I should also note that writing a vignette is neither the only way, nor the most sophisticated way to document an R package. Top shelf packages implementing a statistical algorithm or new computational method are often complemented up by a paper published in the Journal of Statistical Software or some other peer reviewed publication. kernlab, for example, uses a version of its JSS paper as a vignette. Other packages, such as statnet are backed up by informative websites, and it is also becoming common for packages authors to provide links to their GitHub development sites. See data.table's GitHub page, for example, or Dirk's Rcpp CRAN page which provides links to extensive documentation listing multiple vignettes as well as multiple websites. I find it particularly convenient that the package pdf links to these sites and also to the supporting JSS paper.

So, what about the other part of my definition: A good R package … really does what it says. I find that good documentation does correlate positively with good code, but beyond that the best way to make a quick assessment of the quality of a package is to see if it is included in any of the CRAN Task Views. These are lists of packages organized and curated by experts who make heroic efforts to keep them current and comprehensive, if not complete. Amazingly, 27% of CRAN packages are listed in at least one Task View! This is higher than the percentage of packages that have vignettes. 

MRAN provides a lookup feature that is convenient for checking a package's quality potential. With one click you can see the names of any vignettes that may be associated with a package along with any Task Views in which it may be listed.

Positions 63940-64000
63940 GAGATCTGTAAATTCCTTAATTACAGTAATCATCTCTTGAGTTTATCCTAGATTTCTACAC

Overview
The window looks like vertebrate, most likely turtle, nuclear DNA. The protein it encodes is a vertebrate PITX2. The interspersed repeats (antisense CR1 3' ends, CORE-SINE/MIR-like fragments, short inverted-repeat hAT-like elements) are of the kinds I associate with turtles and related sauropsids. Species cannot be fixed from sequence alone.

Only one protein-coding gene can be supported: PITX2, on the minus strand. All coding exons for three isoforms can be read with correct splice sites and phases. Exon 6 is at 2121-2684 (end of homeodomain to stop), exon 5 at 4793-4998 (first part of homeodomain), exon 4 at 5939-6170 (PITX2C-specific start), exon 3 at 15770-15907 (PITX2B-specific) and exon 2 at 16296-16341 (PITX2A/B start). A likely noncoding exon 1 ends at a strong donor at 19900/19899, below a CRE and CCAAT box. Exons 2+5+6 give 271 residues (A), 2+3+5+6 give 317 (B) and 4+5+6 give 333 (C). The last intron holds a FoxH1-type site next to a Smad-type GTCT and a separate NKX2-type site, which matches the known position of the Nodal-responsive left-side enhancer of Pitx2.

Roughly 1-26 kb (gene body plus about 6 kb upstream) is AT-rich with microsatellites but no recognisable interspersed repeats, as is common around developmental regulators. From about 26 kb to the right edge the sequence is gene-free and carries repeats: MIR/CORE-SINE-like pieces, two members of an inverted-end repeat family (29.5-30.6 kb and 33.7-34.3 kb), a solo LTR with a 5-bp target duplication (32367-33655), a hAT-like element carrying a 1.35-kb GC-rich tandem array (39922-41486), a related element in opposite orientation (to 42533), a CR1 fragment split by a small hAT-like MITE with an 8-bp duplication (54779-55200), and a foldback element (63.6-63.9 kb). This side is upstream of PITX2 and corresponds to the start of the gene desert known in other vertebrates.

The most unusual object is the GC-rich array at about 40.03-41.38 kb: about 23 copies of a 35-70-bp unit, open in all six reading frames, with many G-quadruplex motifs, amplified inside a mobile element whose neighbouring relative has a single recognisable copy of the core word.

Of course, the crucial step for checking quality and utility of a package is to try the package yourself. Doing this also provides an opportunity for you the user to contribute to the common good by just using the package in your work, talking about its merits, and maybe even providing constructive feedback to the author if you think that would be helpful.

The data for this post comes from a JSON file available on the MRAN website. The code below was used for the post.

# Read in package data as JSON file and form into a data frame
json_file <- ""
json_data <-,collapse="")))
dF <- json_data[,c(1,2,6,7)]
names(dF) <- c("Name","Date","Task_View","Vignettes")
dF$Vignettes <- ifelse($Vignettes)==TRUE,0,dF$Vignettes)
dF$Task_View <- ifelse($Task_View)==TRUE,"None",dF$Task_View)
# Look at some summary statistics
# Find number of vignettes
have_vig <- sum(dF$Vignettes>0)
have_vig #1961
pct_vig <- have_vig / length(dF$Vignettes)
pct_vig #0.2353859
# Find package with >= 10 Task Views
# Modify data frame for printing
dF10 <- dF[dF$Vignettes>=10, -3]
row.names(dF10) <- NULL
# Plot histogram
p <- ggplot(dF, aes(x=Vignettes))
p + geom_histogram(binwidth=1) +
  ggtitle("The sad tale but long tail of vignettes")
# Find number of packages in task views
have_TV <- dF[dF$Task_View!="None",]
pct_TV <- dim(have_TV)[1] / length(dF$Vignettes)
pct_TV #0.2724763